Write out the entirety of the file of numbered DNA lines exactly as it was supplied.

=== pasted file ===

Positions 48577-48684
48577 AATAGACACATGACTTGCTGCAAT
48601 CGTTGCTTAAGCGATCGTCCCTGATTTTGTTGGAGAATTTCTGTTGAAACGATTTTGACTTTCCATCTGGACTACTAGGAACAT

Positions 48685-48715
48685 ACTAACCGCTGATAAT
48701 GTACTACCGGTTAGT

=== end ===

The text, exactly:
Positions 48577-48684
48577 AATAGACACATGACTTGCTGCAAT
48601 CGTTGCTTAAGCGATCGTCCCTGATTTTGTTGGAGAATTTCTGTTGAAACGATTTTGACTTTCCATCTGGACTACTAGGAACAT

Positions 48685-48715
48685 ACTAACCGCTGATAAT
48701 GTACTACCGGTTAGT